Most, if not all governments, have some form of sales tax. What happens to bitcoin value when governments prohibit use of bitcoins to curb evasion of taxes

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    I'm not sure whether your question is based on a valid assumption: You seem to be assuming that Bitcoin inevitably leads to huge amounts of blackmarket sales, but why should that be the case? You could make the same argument about cash payments, which doesn't pass the giggle test. Why wouldn't the Government take VAT just as with any other sale? If you just want to discuss what happens if Bitcoin usage is declared illegal, I've linked some similar topics. If you want to check your assumption whether Bitcoin inevitably leads to blackmarket transactions, you might want to edit your question.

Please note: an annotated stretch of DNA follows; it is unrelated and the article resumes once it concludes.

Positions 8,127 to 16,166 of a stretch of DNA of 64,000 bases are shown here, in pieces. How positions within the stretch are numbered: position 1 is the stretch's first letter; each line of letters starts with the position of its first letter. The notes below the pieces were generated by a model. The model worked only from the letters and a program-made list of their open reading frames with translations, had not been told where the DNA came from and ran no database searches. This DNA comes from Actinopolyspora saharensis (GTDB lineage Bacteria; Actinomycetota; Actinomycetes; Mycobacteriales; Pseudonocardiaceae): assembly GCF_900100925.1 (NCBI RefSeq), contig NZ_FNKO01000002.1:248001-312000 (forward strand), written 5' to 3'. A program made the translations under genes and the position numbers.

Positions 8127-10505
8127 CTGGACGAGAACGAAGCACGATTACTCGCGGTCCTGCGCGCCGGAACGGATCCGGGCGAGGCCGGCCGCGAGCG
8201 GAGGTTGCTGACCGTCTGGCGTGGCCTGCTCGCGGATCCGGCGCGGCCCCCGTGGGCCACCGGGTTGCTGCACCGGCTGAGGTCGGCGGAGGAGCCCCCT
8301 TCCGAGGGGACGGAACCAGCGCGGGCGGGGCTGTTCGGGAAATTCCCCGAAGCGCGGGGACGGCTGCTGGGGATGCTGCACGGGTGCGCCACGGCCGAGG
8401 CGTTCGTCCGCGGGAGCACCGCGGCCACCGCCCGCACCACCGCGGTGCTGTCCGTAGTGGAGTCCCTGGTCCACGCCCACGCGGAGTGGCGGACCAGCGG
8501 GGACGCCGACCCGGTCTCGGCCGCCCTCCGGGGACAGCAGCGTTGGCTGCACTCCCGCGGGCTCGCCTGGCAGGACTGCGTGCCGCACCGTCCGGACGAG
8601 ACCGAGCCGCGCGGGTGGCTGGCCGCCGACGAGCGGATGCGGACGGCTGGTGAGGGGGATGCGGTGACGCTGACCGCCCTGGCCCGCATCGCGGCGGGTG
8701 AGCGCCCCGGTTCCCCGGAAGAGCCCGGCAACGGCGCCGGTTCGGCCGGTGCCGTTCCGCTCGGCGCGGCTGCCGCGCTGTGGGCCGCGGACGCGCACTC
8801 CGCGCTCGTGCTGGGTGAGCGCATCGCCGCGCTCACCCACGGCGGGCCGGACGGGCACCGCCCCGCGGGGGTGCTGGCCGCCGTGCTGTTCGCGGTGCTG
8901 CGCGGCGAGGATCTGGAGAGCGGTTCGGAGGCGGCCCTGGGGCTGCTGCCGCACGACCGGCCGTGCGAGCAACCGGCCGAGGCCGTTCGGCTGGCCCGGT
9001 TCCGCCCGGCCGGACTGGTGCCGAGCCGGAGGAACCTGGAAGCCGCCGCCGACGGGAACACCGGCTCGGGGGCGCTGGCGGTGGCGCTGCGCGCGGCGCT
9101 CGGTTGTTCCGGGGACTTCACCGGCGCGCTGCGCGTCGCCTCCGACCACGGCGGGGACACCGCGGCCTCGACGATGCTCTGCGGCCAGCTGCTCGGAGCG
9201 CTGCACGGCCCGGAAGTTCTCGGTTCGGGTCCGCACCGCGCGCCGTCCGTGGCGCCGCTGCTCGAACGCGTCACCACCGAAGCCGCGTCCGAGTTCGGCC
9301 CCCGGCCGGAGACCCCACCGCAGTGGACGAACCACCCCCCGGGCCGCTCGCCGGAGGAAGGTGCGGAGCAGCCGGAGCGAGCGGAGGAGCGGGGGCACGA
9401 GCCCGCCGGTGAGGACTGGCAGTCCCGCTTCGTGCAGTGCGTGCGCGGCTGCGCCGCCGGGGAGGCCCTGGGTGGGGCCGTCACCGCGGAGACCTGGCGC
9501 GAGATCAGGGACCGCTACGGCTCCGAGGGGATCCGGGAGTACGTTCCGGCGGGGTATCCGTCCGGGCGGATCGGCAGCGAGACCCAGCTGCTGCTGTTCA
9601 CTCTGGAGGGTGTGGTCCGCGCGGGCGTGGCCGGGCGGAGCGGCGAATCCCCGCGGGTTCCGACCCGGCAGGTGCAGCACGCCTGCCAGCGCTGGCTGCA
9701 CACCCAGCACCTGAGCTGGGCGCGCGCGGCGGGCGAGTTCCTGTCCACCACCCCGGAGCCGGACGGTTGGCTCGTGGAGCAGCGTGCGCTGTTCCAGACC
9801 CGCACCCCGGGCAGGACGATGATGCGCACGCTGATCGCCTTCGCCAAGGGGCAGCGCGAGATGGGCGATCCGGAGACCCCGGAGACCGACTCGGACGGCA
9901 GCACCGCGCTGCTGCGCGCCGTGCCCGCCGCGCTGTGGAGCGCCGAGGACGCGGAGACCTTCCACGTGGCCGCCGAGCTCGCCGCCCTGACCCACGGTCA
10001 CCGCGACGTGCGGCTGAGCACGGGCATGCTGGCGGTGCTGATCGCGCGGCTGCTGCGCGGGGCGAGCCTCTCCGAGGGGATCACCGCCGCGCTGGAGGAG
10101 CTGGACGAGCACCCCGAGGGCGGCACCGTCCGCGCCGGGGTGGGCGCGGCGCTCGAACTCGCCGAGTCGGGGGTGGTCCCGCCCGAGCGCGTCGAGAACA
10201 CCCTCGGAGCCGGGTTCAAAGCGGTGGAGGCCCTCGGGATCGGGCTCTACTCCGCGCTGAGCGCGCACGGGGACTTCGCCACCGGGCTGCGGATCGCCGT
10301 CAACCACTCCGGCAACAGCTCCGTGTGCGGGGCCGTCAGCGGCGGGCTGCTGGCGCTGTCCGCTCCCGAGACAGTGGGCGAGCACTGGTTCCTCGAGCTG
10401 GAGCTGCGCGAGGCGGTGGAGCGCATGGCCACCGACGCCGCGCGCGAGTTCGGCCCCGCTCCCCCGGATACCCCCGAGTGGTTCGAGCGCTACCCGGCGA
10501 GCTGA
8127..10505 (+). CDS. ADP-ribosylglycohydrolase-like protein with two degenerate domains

– Murch
    May 30, 2015 at 11:32

1 Answer 1


your premise that governments will ban bitcoin to curb evasion of taxes is invalid, but I will attempt to answer your underlying question:

"What happens to bitcoin value when governments prohibit use?"

Just regarding value (compared to State currencies):

The value drops based on investors getting scared and mass selling.

The value rises as fiat currencies continue to inflate and the need for Bitcoin continues to exist.

Governments can't prevent people from using Bitcoin. They can make laws, but it doesn't affect the need for stateless forms of exchange.

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